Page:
science

Earth Sciences Department

The Department of Earth Sciences makes and shares new scientific discoveries while making earth sciences relevant and inclusive for all audiences

Our community, colleagues, and facilities underpin our ability to decipher the evolution of our planet. For example, our 300+ departmental volunteers anchor activities in our fossil preparation, petrography, and digital imaging labs, support field investigations, and provide indispensable support to our collections staff to curate new specimens into the state-of-the-art Avenir Collection Center. We’re also surrounded by many collegial science partners and are adjacent to well-exposed rocks spanning much of Earth history. Utilizing these resources, our team conducts research all over the world and in our backyard, while authoring a diverse array of academic and popular publications, and building world-class earth sciences collections. In concert with these efforts, we work closely with the Museum’s Experiences and Partnerships teams to convey the utility and wonder of earth sciences to the community, and to mentor the next generation, through exhibits and programs.


Staff

Ian Miller, PhD

Director of Earth and Space Sciences, Associate Curator of Paleobotany

James Hagadorn, PhD

Tim & Kathryn Ryan Curator of Geology

Joseph Sertich, PhD

Associate Curator of Dinosaurs

Tyler R. Lyson, PhD

Associate Curator of Vertebrate Paleontology

David W. Krause, PhD

Senior Curator of Vertebrate Paleontology

Kristen A. MacKenzie, MS

Earth Sciences Collections Manager

Nicole Neu-Yagle, MS

Earth Sciences Assistant Collections Manager

Natalie Toth, MS

Chief Preparator

Salvador Bastien

Fossil Preparator

Lindsay Gaona Dougan, MS

Digital Research Lab Technician

Libby Couch

Business Support Specialist

Outreach

We engage in outreach that makes paleontology and geology relevant and inclusive for all audiences, including the next generation and beyond. In particular, we focus on outreach activities that increase our community’s appreciation of the utility of earth sciences to our society, economy, history, and future, and we strive to make the department a catalyst for such sentiment. We have a strong network of alumni who are either scientists or science advocates, and we continue to build this group. Finally, we develop, lead, and participate in programs that increase access to earth sciences for underrepresented groups, both internally and externally. We have mentorship programs (for teens, undergraduate and postgraduate interns, postdocs, and volunteers), we collaborate with regional partners (e.g., CC, CSU, CU, USGS, Mines), we work with the Experiences and Partnerships teams at the Museum, and we are strongly involved in outreach in many forms (TV, radio, print, books, lectures, tours, social media, and the like).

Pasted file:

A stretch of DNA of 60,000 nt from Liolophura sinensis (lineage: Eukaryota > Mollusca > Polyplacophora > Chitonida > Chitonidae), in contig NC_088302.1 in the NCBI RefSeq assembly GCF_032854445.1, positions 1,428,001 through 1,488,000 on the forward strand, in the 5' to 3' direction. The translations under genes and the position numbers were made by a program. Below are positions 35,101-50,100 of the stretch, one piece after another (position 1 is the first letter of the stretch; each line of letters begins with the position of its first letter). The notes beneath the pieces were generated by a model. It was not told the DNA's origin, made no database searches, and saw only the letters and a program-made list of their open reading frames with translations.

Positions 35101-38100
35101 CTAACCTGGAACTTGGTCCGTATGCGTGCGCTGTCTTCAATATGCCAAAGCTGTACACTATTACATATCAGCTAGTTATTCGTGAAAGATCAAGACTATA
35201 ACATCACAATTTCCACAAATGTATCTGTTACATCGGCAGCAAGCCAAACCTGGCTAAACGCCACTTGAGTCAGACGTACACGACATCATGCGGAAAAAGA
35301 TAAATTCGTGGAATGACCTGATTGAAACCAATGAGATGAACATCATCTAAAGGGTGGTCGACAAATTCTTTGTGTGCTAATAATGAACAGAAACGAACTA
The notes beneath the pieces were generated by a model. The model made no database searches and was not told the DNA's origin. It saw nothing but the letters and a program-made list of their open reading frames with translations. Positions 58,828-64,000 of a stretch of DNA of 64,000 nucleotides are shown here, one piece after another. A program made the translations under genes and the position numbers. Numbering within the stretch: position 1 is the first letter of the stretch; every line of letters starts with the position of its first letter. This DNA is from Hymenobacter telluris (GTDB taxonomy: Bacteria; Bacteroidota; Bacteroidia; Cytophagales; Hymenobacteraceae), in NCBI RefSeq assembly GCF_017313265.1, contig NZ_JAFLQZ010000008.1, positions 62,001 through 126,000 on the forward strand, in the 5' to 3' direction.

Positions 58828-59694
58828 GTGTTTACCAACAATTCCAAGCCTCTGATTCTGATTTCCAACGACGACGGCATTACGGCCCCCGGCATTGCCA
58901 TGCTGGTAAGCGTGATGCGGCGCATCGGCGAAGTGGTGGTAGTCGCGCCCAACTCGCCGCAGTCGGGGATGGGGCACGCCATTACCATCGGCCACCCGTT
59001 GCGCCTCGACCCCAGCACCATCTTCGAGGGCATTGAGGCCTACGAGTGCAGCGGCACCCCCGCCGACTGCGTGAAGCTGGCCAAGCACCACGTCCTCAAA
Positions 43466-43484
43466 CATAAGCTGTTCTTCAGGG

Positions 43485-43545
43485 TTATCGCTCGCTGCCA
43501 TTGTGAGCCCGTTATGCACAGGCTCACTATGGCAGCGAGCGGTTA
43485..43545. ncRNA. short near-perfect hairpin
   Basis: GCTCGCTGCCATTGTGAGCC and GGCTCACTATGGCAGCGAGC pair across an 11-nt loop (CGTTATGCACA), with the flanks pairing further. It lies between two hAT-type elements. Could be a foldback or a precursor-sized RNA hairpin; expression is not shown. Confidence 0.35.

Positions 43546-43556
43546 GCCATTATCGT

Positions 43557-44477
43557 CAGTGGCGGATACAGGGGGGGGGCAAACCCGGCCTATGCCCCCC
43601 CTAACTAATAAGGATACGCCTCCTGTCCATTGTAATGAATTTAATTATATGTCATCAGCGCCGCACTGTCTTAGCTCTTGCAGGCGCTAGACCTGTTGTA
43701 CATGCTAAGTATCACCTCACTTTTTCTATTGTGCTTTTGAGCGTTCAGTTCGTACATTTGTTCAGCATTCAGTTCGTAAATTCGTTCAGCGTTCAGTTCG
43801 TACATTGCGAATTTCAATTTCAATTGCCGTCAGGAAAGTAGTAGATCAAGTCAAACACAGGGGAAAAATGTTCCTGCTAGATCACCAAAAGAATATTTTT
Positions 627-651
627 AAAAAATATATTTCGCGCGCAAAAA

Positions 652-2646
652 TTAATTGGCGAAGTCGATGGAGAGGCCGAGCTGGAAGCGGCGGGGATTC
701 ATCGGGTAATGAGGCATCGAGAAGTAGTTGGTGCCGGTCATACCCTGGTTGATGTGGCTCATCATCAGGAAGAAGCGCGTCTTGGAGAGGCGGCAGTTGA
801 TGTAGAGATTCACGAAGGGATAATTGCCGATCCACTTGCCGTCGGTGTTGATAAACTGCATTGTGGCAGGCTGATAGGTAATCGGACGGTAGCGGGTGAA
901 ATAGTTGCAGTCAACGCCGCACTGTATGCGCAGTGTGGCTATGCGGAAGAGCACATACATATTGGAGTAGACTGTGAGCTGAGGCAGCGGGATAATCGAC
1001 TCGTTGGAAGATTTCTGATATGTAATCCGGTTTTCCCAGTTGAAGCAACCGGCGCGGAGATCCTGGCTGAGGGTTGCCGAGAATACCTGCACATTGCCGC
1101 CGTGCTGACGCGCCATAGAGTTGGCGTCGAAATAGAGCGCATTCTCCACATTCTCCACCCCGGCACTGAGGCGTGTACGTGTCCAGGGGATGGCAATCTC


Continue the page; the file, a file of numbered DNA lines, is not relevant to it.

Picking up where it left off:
Research & Collections

Our scientists conduct specimen- and field-based research that spans the globe including in East Africa, Madagascar, South Africa, and the Middle East. We also engage in projects across the Rocky Mountain region that have direct local impact and community participation. Our team’s scholarship is diverse and presently includes the evolution of Cretaceous ecosystems; the causes and recovery of mass extinctions; Mesozoic biogeography (including its link to Gondwanan plate tectonics); and tectonic evolution of Rocky Mountain basins.

Service

We mentor aspiring scientists, we provide access to the more than 1 million specimens in our collections to researchers and educators, and we actively involve community scientists in research, outreach, and collections work. Our staff also engages with professional journals, scientific societies, and students at partner institutions.

History

The Museum’s interest in earth sciences began with its inception. The Campion gold collection, for example, was one of the Museum's founding collections. Augmented by field collections from Museum expeditions and specimen donations over the last 100 years, our holdings have grown to include fossils, rocks, minerals, and meteorites. Today, the Department of Earth Sciences shepherds these collections and conducts a diverse array of scholarship, outreach, and service supported by its staff and corps of volunteers.

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